Scuba divers have found the largest cache of gold coins ever discovered in Israel working on wreck site in the ancient harbor of Caesarea on the country's Mediterranean coast, reports the Israeli Antiquities Authority (IAA). The treasure trove of 2,000 coins weighs more than 20 pounds and dates back more than 1,000 years to the era of Fatimid Caliphate, which ruled much of the Middle East and North Africa from 909 to 1171. The coins are described as “priceless”.
“It is probably the shipwreck of an official treasury boat which was on its way to the central government in Egypt with collected taxes”, said IAA director of marine archaeology Kobi Sharvit. “Perhaps the treasure was meant to pay the salaries of the Fatimid military that was stationed in Caesarea to protect the city.”
Also commenting on the discovery was Bridget Buxton, University of Rhode Island’s Associate Professor of Ancient History and Mediterranean Archeology. “In 2011 we received a small grant to purchase a JW Fishers Pulse 8X metal detector to assist in archaeological work I was doing with the Israel Antiquities Authority. Buxton, an accomplished scuba diver, worked with IAA’s Jacob Sharvit to investigate several of the country’s known shipwrecks, and to locate undiscovered sites. One wreck that was uncovered appeared to be the remains of a famous lost warship from the Napoleonic siege of Acre in 1799, a wreck that historians have been trying to find for the last 50 years. Using their Pulse 8X metal detector the team located large copper nails, cannon balls, grapples, 18th century muskets, and other concretions.
“When the project ended, I left the detector with the antiquities authority”, said Buxton. “When IAA divers got on the scene of this most recent discovery, they were using the Pulse 8X to locate and recover the bulk of the 2,000 gold coins. This July I’m going back to Caesarea to put together an expedition to find more shipwrecks and a neolithic buried city we believe to be in the same area the gold coins were found.” said Buxton. “Finding shipwrecks is much easier than securing funding for projects. Going out looking for extremely rare and valuable things, that may or may not be there, is the riskiest thing you can do in archaeology. It’s too risky for most grant giving agencies. So we’re dependent on donors with long term vision and entrepreneurial mindset.”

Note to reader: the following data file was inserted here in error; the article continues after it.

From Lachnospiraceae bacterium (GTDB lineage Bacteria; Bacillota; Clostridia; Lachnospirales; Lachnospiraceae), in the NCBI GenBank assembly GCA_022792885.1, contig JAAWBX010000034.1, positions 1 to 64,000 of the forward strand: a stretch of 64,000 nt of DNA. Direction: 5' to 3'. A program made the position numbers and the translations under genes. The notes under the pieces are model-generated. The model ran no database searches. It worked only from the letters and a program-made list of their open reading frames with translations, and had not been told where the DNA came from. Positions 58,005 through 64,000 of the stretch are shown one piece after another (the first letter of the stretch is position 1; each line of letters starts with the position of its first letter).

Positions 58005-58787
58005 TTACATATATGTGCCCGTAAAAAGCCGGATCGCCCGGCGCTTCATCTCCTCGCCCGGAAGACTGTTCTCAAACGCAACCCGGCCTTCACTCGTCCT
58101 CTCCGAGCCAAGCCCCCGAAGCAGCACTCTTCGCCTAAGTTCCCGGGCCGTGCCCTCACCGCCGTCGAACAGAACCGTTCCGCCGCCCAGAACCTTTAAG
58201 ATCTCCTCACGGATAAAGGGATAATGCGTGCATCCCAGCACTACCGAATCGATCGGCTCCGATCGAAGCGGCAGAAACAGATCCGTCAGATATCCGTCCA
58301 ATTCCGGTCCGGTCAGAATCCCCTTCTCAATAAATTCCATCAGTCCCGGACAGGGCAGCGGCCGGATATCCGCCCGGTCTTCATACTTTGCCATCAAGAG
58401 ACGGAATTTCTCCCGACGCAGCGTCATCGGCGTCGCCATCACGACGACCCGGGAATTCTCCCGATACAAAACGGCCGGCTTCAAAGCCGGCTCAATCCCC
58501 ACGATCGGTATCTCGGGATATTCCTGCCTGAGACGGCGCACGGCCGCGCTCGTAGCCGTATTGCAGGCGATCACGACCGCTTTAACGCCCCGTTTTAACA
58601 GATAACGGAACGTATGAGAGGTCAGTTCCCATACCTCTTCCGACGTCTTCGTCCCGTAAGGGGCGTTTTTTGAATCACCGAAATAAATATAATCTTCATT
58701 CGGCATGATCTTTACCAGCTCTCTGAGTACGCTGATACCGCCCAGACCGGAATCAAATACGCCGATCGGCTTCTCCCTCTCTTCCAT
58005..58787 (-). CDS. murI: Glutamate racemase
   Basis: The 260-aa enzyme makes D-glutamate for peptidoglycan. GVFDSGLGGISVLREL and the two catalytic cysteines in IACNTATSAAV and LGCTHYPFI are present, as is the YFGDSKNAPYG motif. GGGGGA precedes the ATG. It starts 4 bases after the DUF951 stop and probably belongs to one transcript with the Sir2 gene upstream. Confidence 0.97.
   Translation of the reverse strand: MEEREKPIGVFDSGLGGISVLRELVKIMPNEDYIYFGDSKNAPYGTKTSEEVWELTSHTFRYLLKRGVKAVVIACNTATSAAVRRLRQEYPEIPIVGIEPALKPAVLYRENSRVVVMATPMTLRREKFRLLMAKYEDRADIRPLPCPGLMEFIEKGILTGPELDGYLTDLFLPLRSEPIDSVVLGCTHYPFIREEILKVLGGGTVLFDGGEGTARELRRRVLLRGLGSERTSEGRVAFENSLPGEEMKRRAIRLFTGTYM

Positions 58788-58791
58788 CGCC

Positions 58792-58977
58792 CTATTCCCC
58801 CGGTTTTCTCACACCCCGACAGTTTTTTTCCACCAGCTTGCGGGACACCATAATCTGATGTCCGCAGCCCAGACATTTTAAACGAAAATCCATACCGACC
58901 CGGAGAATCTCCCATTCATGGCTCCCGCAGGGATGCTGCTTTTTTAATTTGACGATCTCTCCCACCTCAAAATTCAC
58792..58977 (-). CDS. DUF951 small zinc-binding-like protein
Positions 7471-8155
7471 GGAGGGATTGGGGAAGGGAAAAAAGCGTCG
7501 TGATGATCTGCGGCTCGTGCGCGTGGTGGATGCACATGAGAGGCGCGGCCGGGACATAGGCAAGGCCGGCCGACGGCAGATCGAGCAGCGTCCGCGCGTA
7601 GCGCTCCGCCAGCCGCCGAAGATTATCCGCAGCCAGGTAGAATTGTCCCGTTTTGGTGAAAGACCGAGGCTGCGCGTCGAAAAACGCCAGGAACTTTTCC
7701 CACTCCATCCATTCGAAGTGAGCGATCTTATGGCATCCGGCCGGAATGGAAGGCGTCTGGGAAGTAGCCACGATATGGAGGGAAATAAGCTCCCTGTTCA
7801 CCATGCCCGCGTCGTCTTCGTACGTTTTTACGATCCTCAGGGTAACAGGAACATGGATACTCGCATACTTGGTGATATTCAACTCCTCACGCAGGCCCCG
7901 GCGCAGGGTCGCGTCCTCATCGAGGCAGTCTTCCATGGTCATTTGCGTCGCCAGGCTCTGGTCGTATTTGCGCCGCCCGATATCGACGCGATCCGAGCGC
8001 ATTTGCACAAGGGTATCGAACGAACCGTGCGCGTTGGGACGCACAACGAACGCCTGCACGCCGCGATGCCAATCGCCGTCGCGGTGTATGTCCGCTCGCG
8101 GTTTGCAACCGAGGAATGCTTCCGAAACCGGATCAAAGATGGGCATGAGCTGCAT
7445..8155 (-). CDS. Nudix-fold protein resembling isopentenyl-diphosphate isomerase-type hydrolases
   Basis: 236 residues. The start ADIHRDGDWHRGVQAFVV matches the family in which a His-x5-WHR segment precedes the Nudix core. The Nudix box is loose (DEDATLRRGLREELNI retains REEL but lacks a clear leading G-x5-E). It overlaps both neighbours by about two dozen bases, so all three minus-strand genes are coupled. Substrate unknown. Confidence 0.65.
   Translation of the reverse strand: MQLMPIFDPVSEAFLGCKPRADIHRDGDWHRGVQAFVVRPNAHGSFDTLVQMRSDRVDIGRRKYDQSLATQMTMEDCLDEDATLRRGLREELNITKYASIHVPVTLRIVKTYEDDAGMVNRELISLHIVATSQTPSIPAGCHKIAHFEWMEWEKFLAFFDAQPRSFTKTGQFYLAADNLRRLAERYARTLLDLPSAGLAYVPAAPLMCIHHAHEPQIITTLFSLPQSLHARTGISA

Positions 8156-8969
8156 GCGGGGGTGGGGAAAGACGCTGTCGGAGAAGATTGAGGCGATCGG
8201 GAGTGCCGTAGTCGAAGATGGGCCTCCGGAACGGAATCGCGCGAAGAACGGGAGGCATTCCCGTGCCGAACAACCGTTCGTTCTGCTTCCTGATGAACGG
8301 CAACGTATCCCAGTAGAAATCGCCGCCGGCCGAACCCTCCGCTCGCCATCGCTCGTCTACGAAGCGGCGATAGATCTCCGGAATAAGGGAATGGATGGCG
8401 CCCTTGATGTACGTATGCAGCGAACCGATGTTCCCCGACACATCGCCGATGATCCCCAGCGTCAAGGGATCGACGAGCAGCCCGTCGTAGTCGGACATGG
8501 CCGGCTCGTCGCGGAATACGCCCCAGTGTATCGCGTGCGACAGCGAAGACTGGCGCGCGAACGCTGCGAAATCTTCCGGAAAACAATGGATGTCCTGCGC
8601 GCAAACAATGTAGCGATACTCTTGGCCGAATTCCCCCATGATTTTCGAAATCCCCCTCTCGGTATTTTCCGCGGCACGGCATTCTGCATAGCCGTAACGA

Buxton added, “One thing is for certain; the URI students that shared this experience, were transformed by it. Some of them have already used their projects in Israel to compete successfully for national scholarships and take the first big steps in their academic careers.” I hope to find a way to bring all of them back to continue their research with our Crusades field school students this year. Last year we found Crusader gold at Akko with the help of the Pulse 8X”.
Another University with an active underwater archaeology program is Indiana University (IU) Bloomington. They have one of the oldest academic diving programs in the country. Professor Charles Beeker is the director of the school’s Office of Underwater Science and Educational Resources (USER) and also a member of the Marine Protected Areas Federal Advisory Committee, part of NOAA. He has directed numerous shipwreck projects in the US and Caribbean and is a pioneer in preserving wreck sites as underwater museums. In addition to his extensive knowledge and experience in the history behind these submerged time capsules, he is also an accomplished diver.
One of the more recent projects in Indiana’s archaeology program is the wreck of the Quedagh Merchant. The ship was reportedly captained by the pirate William Kidd as he raced to New York in ill-fated attempt to clear his name. The ship went down in 1669 off the coast of the Dominican Republic and the wreckage now lies in 10 feet of warm, clear Caribbean water, with cannons an anchors scattered about in plain view. According to Beeker, it is a unique example of 17th century ship construction. The location makes it ideal for in-depth archaeological study and the perfect place for students to put into practice the methods and techniques learned in the classroom. “How you put a name on a shipwreck is through scientific research, analysis of wood samples, determining composition of the ballast stones and the type of ship construction.”, says the professor.
USER follows a multi-disciplinary approach to underwater research drawing in students from six university departments. Their facility has a 1,000 square foot lab with numerous water-filled tubs holding recovered artifacts, including 19th century china that was on its way to the California gold rush from Hong Kong, and hand-blown ale bottles from Germany. Two key pieces of equipment the group relies on to assist in locating artifacts are JW Fishers Pulse 8X hand-held underwater metal detector and PT-1 pinpointing magnetometer.
For more information on JW Fishers underwater search systems go to www.jwfishers.com.